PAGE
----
Introduction to Propaganda for the Next War, by Sidney Rogerson. New York: Garland Publishing, 1972. (Reprint.) Preface to A New History of Leviathan, by Ronald Radosh and Rothbard, eds. New York: E.P. Dutton, 1972, pp. v–ix. “Politics ‘72,” “Libertarianism Versus Controls.” The Libertarian Forum 4, no. 1 (January 1972). Review of The Anarchists, by Roderick Kedward. Choice (January 1972): 1510. “Phase II is Cracking,” “The Political Circus,” “Of Interest to Libertarians,” “For Croatia,” “Will the Real (Howard Hughes, . . .) Please Stand Up!” “The Movement Marches On,” “Recommended Reading,” “From the ‘Old Curmudgeon’.” The Libertarian Forum 4, no. 2 (February 1972). Interview with Rothbard. The New Banner (February 25, 1972). Reprinted in Schism (Summer, 1972): 21–27. “The Party,” “The Political Circus,” “From the ‘Old Curmudgeon’.” The Libertarian Forum 4, no. 3 (March 1972). “The Value-Added Tax Is Not the Answer.” Human Events (March 11, 1972): 197. Appears in the Congressional Record (March 14, 1972). Reprinted in The Stanford Daily in two parts as “VAT—Dangerous Swindle,” 4 May 1972 and 9 May 1972. “A Bunch of Losers,” “Short People, Arise!” The Libertarian Forum 4, no. 4 (April 1972). Review of It Usually Begins With Ayn Rand, by Jerome Tuccille. Choice (April 1972): 283. (Unsigned) “Should Libertarians Vote?” Outlook (April 1972): 6. “Nixon’s World,” “The Party Once More,” “From the ‘Old Curmudgeon’,” “The Shadow Cabinet,” “Recommended Reading,” “Frank S. Meyer, RIP.” The Libertarian Forum 4, no. 5 (May 1972). “McGovern???” “The Party Emerges,” “Another Lone Nut?” “Arts and Movies.” The Libertarian Forum 4 Nos. 6–7 (June-July 1972). “Mao As Free Enterprise, Or, Halbrook in Wonderland.” Outlook (July-August 1972): 6–7. Review of Anarchism Today, by David Apter and James Joll, eds., Choice (July-August 1972): 714. (Unsigned) Review of Freedom and the Law, by Bruno Leoni. National Review (July 21, 1972): 803–04. “Bombing the Dikes,” (Testimony before the International War Crimes Tribunal, 1967.) The Libertarian Forum 4, nos. 8–9 (August-September 1972). Review of Conservative Mind in America, by Ronald Lora. Choice (September 1972): 882. (Unsigned) “Nix On McGovernment.” Outlook (October 1972): 8–10, 22.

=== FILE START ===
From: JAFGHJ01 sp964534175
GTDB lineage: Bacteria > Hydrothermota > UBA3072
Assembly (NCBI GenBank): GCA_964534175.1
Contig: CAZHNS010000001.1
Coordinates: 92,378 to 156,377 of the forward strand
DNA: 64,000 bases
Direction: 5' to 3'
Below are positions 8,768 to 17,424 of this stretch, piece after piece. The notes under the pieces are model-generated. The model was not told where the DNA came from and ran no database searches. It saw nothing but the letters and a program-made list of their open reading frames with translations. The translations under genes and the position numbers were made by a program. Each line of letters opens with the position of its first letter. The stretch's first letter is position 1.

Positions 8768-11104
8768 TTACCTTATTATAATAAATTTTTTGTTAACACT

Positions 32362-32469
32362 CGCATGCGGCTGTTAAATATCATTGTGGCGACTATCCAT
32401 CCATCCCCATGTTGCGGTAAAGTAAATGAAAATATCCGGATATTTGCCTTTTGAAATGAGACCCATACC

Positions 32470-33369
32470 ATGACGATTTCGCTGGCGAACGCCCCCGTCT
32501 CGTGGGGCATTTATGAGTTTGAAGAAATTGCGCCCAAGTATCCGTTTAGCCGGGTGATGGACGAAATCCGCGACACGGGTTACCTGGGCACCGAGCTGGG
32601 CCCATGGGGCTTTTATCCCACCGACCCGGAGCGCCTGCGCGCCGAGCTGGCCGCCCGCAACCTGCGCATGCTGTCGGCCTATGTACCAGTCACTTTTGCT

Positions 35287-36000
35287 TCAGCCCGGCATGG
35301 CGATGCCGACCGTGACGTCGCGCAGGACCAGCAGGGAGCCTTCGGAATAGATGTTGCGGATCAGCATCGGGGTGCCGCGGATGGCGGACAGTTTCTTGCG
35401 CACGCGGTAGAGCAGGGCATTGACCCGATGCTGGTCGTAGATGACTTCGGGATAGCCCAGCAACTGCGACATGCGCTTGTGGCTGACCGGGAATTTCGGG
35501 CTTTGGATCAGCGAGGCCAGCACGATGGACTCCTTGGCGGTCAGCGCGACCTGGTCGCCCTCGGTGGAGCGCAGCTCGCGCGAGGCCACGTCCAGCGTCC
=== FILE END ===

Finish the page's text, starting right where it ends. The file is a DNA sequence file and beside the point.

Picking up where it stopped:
144

The Essential Rothbard

“November???” “No, No McGovern,” “Archy’s Last Gasp?” “The Schmitz Ticket,” “Unit or Cadre,” “Recommended Reading.” The Libertarian Forum 4, no. 8 (October 1972). “Beyond the Sixties,” “From the ‘Old Curmudgeon’,” “The Senate Rated,” “The Elections,” “Whither Democracy?” “Recommended Reading,” “Arts and Movies.” The Libertarian Forum 4, no. 9 (November 1972). Correspondence to Forum For Contemporary History, 17 November 1972. Appears in condensed form in Intellectual Digest (January or February 1973) as “The Quota System, in Short, Must Be Repudiated Immediately.” Reprinted as “Quotas Must Be Repudiated” in The Stanford Daily, 27 April 1973. Gold & Silver Newsletter. Long Beach, Calif.: Pacific Coast Coin Exchange, 30 November 1972. Reprinted in Louis E. Carabini, ed., Everything You Need To Know About Gold and Silver. New Rochelle, N.Y.: Arlington House, 1974. “Controls Won’t Work.” Intellectual Digest (December 1972): 56–57. “Kid Lib.” Outlook (December 1972): 8–10. Review of The Literature of Isolationism: A Guide To Non-Interventionist Scholarship 1930–1972, by Justus Doenecke. Books for Libertarians (December 1972). “The Movement,” “Hospers on Crime and the FBI,” “From the ‘Old Curmudgeon’,” “We Make the Electoral College!” “Freedom, Pot, and National Review,” “Recommended Reading,” “The Editor Replies,” “Bormann Once More.” The Libertarian Forum 4, no. 10 (December 1972). 1973 BOOKS: For A New Liberty: The Libertarian Manifesto. New York: Macmillan, 1973. Revised edition with preface and a new chapter 1, “The Libertarian Heritage.” New York: Collier Books, 1978. Excerpt reprinted in The Libertarian Reader, by David Boaz, ed. New York: The Free Press, 1997, p. 367. Transalted into Italian in 2003; Spanish in 2004; Greek in 2005. The Essential von Mises. Lansing, Mich.: Bramble Minibooks, 1973. Reprinted 4th edition in Ludwig von Mises, Planning for Freedom. South Holland, Ill.: Libertarian Press, 1980, pp. 234–70. Reprinted Washington, D.C: Ludwig von Mises Institute, 1983. Translated by Arild Emil Presthus as Ludwig von Mises—Hans Liv Og Laere. Printed in four parts in Ideer om Frihet (July 1981, pp. 15–18; Winter, 1982, pp. 12–15; Spring, 1982, pp. 19–21; and Winter, 1983, pp. 16–19). Translated by Jaoquín Reig as Lo Esencial De Mises. Madrid, Spain: Union Editorial, 1974. SCHOLARLY ARTICLES & CHAPTERS IN BOOKS: “Praxeology as the Method of Economics.” Maurice Natanson, ed., Phenomenology and the Social Sciences. Evanston, Ill.: Northwestern University Press, 1973, pp. 311–39. Reprinted in Austrian Economics, vol. 1, by Stephen Littlechild, ed. Brookfield, Vt.: Edward Elgar, 1990, pp. 452–80. Reprinted excerpts in Austrian Economics: A Reader by Richard M. Ebeling, ed. Hillsdale, Mich.: Hillsdale

The Essential Rothbard

145